I met Branka Petrovic at the cozy Montreal gem Café Soufflé, at the February rendition of the High Wire Reading series (hosted by Larissa Andrusyshyn). She read a great poem about chairs, so naturally, I had to approach her to do this interview. The result was a fascinating conversation about the intersection of ballet,visual art, and poetry in her life.
How did you start writing poetry in the first place?
I started writing poetry quite late: as undergrad, actually. I remember attempting to write a novel at the age of 10 or 11, but a few weeks later the computer broke down and the eight or so pages I had written got lost with it. After that I didn’t write creatively until my university days. I was studying English Lit at McGill, taking all sorts of classes—mostly from distant centuries and mostly about British writers/poets. As fascinating as all that poetry was, it felt distant, too high to reach. In my second year, I took a class on Can Lit. where Gwendolyn MacEwen, P.K. Page, Margaret Avison, Leonard Cohen, A.M. Klein, Irving Layton and company inhabited this century and this city. Here were poets writing about my own backyard. They were populating with words the very streets I walked on to get to class; in fact, some of them (the professor later informed us) sat in the very same chairs we were then sitting. Suddenly poetry became real, and, more importantly, reachable. I became so enthralled that I had to attempt it myself. I read everything I could find and I wrote. A year or two later I applied to the Creative Writing program at Concordia and got accepted.
You studied ballet and almost pursued a career as a classical dancer before turning to literature. How has your background in dance influenced your poetry, or approach to poetry?
That’s a great question. As most of us know, ballet is all about discipline, and, as I found out a few years later, so is writing. Just as you need to practice your Pas de bourrée for hours on end in class, you also need to practice your sonnets, pantoums, and/or free verse for hours on a computer, or a piece of napkin, or wherever. There is technique to both, and neither is as easy as it seems. I suppose that ballet taught me from a very early age that art is work, a lot of work—in addition to passion, talent, will, and all that other stuff.Then there is also performance: both disciplines rely almost entirely on performance. Yes, poetry also exists on a page, but it’s primarily there as score. It must be performed if it is to come to life—to move others. Poetry must be articulated in one’s mouth, twisted around the tongue—that’s where all the excitement lies. Direction is one thing, execution another.
Who are some of your favourite writers right now and why are you drawn to them?
I’ve been reading Karen Solie almost obsessively. The cover of Short Haul Engine is wrinkled, its pages contorted, so much have I read and re readthe book. I love Solie’s music, her unique rhythm; the way she unfolds her lines with such surprise. I actually won this book after placing second in a contest John Steffler had created for a workshop at Concordia. I randomly chose this book out of two or three others. So I came to it quite by accident. Or perhaps it was fate, I don’t know. Otherwise: Margaret Avison for her line breaks and more; Frederic Seidel for his wackiness and vast originality; Charles Simic for his simplistic genius and his philosophy; Mahmoud Darwish for his poems which are involved in the world’s affairs; and the list goes on…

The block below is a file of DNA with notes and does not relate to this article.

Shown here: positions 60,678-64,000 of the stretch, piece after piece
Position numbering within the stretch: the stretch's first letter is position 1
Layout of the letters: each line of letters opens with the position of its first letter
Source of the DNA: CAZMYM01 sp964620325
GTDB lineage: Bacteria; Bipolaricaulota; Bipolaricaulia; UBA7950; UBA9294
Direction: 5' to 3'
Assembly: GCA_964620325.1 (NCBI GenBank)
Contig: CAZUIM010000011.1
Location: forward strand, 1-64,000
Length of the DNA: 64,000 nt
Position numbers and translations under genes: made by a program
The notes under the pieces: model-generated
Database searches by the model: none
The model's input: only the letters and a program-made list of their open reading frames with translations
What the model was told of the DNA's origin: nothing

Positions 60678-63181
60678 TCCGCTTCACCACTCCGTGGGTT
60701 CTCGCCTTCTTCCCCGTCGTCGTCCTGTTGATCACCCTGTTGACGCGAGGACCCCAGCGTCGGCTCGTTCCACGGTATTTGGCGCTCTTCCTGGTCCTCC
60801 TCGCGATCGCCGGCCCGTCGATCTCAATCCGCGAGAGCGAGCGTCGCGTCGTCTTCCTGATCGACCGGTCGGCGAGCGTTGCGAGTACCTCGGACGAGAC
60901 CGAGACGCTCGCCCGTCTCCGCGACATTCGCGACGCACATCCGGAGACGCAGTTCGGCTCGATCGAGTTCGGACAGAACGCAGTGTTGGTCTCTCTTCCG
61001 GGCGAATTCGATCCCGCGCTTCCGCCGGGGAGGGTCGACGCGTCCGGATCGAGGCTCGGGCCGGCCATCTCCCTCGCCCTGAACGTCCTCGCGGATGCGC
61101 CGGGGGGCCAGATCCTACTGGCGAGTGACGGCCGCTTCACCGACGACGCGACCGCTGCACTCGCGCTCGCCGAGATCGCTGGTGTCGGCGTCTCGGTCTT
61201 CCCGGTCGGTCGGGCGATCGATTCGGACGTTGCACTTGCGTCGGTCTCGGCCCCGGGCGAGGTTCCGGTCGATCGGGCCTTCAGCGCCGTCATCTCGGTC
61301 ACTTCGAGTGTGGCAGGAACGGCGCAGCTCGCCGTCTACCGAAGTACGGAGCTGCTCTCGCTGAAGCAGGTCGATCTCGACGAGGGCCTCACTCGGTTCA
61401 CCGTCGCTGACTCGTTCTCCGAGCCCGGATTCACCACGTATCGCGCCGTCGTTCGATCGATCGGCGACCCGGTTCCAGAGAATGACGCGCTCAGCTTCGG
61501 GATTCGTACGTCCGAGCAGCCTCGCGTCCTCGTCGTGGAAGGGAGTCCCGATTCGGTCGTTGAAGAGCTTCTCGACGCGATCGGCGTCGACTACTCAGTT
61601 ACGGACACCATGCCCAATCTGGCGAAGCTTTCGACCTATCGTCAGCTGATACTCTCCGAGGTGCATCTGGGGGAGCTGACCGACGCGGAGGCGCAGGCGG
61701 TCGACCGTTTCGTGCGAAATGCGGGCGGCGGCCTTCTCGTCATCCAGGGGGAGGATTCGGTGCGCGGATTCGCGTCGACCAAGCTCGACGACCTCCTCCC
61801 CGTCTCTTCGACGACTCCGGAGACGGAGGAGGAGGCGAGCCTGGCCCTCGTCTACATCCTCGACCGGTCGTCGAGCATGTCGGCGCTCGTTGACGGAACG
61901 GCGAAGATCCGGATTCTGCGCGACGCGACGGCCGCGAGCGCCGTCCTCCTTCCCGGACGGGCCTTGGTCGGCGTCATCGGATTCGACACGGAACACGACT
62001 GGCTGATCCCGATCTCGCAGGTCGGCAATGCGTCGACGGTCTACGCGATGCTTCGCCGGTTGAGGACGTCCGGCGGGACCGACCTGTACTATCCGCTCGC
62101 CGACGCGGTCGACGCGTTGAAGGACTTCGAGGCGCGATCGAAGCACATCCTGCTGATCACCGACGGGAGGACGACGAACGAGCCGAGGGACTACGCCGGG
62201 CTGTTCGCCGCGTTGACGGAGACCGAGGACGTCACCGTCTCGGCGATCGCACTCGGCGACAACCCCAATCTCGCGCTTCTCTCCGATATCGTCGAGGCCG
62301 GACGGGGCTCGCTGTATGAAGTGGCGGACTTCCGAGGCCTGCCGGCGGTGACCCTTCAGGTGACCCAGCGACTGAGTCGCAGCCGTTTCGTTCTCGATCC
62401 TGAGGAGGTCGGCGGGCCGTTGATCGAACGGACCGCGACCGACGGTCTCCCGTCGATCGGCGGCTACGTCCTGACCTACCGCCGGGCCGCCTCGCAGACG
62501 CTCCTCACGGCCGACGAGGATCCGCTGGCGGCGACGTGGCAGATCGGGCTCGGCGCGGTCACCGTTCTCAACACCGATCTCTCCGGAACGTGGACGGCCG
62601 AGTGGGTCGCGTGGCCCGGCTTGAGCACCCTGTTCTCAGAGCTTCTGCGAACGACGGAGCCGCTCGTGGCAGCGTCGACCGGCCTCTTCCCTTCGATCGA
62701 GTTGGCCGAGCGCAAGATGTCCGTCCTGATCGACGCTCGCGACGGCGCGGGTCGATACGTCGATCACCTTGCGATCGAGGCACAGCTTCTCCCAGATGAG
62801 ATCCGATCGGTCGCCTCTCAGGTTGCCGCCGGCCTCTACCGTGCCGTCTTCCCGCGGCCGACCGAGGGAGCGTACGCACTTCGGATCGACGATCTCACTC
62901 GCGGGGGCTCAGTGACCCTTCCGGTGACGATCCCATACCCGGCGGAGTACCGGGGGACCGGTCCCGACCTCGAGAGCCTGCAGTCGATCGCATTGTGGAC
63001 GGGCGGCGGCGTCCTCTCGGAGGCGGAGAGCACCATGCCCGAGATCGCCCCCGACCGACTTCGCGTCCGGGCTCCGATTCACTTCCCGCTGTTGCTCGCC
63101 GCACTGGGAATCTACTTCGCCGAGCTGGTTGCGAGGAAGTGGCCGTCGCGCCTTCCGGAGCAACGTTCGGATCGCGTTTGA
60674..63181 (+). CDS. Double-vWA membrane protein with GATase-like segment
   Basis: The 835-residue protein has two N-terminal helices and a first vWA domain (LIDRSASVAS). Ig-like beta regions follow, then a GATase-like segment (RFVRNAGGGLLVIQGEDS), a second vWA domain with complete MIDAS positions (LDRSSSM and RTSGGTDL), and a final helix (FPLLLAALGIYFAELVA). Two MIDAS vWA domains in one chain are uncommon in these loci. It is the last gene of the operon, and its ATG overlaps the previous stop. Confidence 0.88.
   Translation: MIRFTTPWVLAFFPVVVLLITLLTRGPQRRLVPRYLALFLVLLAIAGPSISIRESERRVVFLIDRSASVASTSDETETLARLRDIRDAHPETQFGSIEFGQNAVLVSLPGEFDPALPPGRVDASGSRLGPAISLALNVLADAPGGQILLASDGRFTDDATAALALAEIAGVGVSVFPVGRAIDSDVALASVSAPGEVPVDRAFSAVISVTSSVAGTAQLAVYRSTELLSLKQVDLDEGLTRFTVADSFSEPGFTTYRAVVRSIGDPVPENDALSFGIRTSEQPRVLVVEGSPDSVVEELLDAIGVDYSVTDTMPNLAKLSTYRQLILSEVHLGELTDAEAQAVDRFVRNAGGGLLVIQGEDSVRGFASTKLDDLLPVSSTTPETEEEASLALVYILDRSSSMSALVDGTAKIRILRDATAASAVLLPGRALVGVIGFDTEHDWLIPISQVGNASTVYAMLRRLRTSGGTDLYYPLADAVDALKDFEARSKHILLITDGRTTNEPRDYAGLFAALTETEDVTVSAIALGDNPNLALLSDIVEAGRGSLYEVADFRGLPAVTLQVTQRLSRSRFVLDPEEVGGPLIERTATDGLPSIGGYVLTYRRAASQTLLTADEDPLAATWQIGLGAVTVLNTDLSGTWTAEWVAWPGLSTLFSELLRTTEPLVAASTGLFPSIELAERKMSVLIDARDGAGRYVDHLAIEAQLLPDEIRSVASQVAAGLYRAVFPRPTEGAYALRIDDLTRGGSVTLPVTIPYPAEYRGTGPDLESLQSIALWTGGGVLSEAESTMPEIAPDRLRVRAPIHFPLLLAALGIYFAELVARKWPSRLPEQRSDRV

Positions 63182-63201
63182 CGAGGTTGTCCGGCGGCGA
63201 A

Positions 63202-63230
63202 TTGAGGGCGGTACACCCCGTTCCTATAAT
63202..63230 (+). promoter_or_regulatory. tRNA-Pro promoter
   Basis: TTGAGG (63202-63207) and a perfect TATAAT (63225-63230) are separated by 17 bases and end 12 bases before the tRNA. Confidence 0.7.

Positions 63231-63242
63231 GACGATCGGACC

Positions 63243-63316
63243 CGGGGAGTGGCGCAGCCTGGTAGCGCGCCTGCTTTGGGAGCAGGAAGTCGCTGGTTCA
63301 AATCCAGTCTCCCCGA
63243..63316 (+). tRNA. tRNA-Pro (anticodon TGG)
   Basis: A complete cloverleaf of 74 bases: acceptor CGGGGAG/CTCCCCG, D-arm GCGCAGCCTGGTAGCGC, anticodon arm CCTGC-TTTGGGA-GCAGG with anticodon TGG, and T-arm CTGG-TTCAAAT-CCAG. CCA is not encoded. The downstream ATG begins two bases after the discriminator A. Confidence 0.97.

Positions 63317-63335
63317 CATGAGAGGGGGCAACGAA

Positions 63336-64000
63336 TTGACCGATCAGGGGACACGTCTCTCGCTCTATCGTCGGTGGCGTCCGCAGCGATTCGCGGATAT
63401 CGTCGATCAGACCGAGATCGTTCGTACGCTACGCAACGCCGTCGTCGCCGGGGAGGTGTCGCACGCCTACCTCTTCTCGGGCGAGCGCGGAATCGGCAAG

Your research project for your Master’s degree in Creative Writing and Literature was about painter Gustav Klimt and his relationship with Emilie Floge. What drew you to this topic in the first place, and what were some unexpected inspirations you found when you researched the topic further?
A writer friend once asked me this question, and when I told her that I don’t exactly remember how I came to this project, she said: you have to make something up because they’ll ask you about it and you better have a story. I remember this much: I stumbled upon one of the postcards Klimt had sent to Emilie quite by accident, and then I found a book containing a lot more postcards. I became fascinated with the fact that this artist (Klimt) never wrote anything about his art or his technique, yet had exchanged 400 or so postcards with Emilie, his friend, confidant, and muse. He wrote about his art, but he also [wrote] about silly things such as the weather. With the postcards we enter their day-to-day thoughts, and this is what I was interested in; I wanted to go behind the scenes and enter their feelings. The postcards led me to writing about other objects in their estate (unexpected inspirations), such as chairs, clothes, cupboards, etc. The objects poems are for the most part philosophical explorations of art, of poetry’s place—or lack thereof—in today’s society, as I didn’t want this project to merely be about Klimt or about Emilie. That’s for books on art or biography.
I was always in love with visual arts. There is so much excitement in ekphrasis—in art communicating with art. It’s a feeling similar to when you’re translating poetry, where you can sometimes enter, even if for a brief second, the soul of another artist. In addition, poetry can teach us a lot about artworks, since it can open our eyes to a particular way of seeing that might not yet have been articulated by the art critic; just as poetry can bring us places where science sometimes cannot. It’s one of the reasons why I fell in love with writing. I like poetry that offers many possible angles or ways of seeing, and that’s also what I attempt to do in my own writing.
Where can people find your work?